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Recently, the topic of natural relations with the horse is becoming increasingly popular. There are many new names, schools and even shows. The name of Pat Parelli is one of…

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Equestrian Driving
In recent years, experts have noted the complication of all sports disciplines that are characteristic of equestrian driving competitions. Tests for dressing, obstacles at a marathon and parkour are becoming…

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Equestrian Driving
In recent years, experts have noted the complication of all sports disciplines that are characteristic of equestrian driving competitions. Tests for dressing, obstacles at a marathon and parkour are becoming…

Continue reading →

Education issues: how to instill good manners in equine … croup?

Horses with bad manners pose a threat to all those who are close to them, and even to themselves. But how to fix the situation?

The advantage of a powerful rear for a horse is that one lightning strike with a hoof can end an argument with a mountain lion. Instantly. Unfortunately for us people, the result of such a blow, whether intentionally or not, can be disastrous.

An untrained horse interprets the actions of people (including forges) as a potential threat. Despite the fact that many equestrians understand how important desensitization and training a horse is, they often miss one crucial point that makes the horse safer when it comes to manipulating the back of the horse.

A horse that is suspicious of everything that happens at its tail is a problem, because over time, such a horse can very likely turn into a monster. Bad behavior based on fear or disrespect can lead to an explosive incident and a real danger to people. With a significant degree of probability, “under the distribution” will fall people who provide horses with certain services (for example, groom, koval or veterinarian). But their duties include neither risking their life, nor teaching a horse manners. Thus, an ill-mannered horse may be without the help that he will need.

There is a common misconception: the owner believes that his horse has good manners, because she stands calmly when she is saddled and does not break out when she is led into levada. But the same horse is constantly trying to beat back with a hammer …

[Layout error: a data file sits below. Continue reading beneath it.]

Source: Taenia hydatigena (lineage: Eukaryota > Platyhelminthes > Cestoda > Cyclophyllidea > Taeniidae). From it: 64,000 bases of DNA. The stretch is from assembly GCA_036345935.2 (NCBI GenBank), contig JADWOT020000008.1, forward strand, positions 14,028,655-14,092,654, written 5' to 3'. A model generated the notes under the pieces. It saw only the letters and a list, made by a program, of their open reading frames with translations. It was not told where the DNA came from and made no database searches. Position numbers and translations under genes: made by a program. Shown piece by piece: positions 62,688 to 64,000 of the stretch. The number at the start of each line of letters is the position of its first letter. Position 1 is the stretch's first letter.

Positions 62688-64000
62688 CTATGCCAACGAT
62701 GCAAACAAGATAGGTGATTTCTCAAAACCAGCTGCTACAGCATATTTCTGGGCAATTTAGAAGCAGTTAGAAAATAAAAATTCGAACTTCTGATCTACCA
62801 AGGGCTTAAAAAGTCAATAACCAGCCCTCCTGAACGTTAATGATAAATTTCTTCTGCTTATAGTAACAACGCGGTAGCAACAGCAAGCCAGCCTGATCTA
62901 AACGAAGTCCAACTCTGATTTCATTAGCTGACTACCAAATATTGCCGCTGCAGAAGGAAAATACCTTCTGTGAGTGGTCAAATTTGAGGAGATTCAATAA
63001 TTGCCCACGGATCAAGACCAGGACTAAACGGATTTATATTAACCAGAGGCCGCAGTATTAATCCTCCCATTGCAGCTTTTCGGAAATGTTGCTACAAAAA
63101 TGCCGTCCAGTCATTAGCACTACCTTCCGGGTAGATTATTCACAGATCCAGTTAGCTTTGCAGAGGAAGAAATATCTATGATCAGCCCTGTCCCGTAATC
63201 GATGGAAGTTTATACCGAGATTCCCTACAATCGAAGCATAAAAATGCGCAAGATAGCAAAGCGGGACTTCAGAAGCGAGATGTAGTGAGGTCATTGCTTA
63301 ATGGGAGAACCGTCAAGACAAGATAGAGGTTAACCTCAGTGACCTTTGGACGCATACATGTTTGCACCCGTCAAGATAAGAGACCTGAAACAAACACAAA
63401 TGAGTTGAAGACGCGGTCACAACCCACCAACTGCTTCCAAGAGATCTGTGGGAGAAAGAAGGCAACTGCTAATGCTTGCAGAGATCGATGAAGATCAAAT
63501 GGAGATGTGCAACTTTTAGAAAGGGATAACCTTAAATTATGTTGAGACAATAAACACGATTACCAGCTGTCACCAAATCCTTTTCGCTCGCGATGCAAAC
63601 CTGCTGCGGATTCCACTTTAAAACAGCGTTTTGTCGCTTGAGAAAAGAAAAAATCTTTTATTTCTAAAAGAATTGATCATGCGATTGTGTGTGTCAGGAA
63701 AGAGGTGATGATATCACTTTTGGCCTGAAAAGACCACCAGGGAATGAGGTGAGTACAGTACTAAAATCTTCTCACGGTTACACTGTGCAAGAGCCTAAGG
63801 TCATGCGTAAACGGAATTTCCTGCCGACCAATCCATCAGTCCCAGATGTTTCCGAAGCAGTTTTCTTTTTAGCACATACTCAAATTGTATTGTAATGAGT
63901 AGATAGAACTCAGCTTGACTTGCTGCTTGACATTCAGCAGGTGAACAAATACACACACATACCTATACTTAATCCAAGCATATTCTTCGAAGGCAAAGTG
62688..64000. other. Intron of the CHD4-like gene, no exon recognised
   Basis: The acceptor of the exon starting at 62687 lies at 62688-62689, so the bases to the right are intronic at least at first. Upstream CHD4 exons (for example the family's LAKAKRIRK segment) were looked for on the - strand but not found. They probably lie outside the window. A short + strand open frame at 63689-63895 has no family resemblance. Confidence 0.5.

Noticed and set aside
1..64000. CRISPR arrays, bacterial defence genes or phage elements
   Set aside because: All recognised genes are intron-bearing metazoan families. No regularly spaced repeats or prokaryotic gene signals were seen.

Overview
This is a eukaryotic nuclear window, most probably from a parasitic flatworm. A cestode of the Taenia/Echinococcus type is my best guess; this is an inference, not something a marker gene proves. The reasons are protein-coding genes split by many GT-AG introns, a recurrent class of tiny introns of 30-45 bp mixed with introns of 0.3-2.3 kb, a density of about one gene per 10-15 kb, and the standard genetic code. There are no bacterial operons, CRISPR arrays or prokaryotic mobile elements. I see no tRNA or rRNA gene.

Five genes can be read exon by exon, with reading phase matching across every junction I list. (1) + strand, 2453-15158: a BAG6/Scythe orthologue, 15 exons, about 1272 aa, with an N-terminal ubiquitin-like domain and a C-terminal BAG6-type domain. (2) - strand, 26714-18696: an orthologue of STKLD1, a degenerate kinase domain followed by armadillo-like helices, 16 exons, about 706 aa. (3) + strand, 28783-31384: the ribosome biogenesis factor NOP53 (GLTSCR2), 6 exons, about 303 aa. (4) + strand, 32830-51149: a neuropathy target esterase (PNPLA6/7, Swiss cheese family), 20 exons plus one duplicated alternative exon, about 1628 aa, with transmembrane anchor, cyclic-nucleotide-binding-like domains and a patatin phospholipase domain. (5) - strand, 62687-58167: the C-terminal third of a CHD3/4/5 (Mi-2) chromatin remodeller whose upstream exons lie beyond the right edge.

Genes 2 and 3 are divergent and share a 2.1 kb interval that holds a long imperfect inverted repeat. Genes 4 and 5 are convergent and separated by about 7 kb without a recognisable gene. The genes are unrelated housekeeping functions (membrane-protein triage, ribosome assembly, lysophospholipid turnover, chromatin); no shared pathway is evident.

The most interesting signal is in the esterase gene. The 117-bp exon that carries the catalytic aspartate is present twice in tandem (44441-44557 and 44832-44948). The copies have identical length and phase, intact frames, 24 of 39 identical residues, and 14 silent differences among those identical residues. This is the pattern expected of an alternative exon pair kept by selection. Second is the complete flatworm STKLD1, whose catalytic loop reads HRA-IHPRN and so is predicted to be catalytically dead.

Interestingly, if you take such a horse and start working on desensitizing and training exercises related only to its rear, the gaps will become obvious. A frightened horse will act to protect itself, because it relies on its rear and does not want to be in a vulnerable state. A spoiled horse will act aggressively because it is used to using its hind legs in order to assert its dominance and gain power.

The manners of horses depend only on how well we work on them, on our training. If we do not help horses understand our expectations, they will not understand them.

Below I will list five main signs that tell us that the horse will behave correctly if it comes to its rear.

1. First of all, I pay attention to the location of the hind limbs, whether the hind legs cross. If you ask a horse to upset (give way to pressure), he will upset, crossing his legs, as seen in the photographs below. By asking the horse to succumb to pressure, you move its backside, establishing control over it and confirming its leading position.

2. I am working to build confidence so that the horse remains calm when someone approaches its rear, regardless of speed. It doesn’t matter if a person is moving towards or away from the horse, in the field of vision or disappearing from it, the horse should remain calm.

3. The horse should take both “strong” and “light” touches to the hips, tail, hooves, hock joints and especially to the vulnerable area of ​​the abdomen. The horse must suppress the protective instincts that could harm someone; it should not protect its personal space from you.

4. The horse should not try to scare or threaten to raise its legs when you treat it from behind with a spray (insect repellent). The flies that disturb the horse in the rear area encourage it to actively beat back with its hind legs, so getting rid of them will reduce the risk of being hit by a hoof

5. The horse must obediently give its hind leg if asked to do so. At the same time, both the horse and the person should be able to maintain a comfortable posture and behave freely.

Tip: wrap a rope around the head of the horse’s hind leg and pull it up, asking the horse to raise his leg, yielding to pressure. This is a good intermediate step for the horse to learn how to put a foot in your hand.

Strive for a relationship with the horse based on mutual respect and trust. No matter what manipulations and exercises are done at the back of the horse, the ultimate goal should always be relaxation and confidence. Maintaining these standards will be important for horse training as well as safety. If you are uncomfortable with a horse that has shown unsafe or nervous behavior, find a knowledgeable person who can help. But whatever you do, do not ignore the bad behavior!

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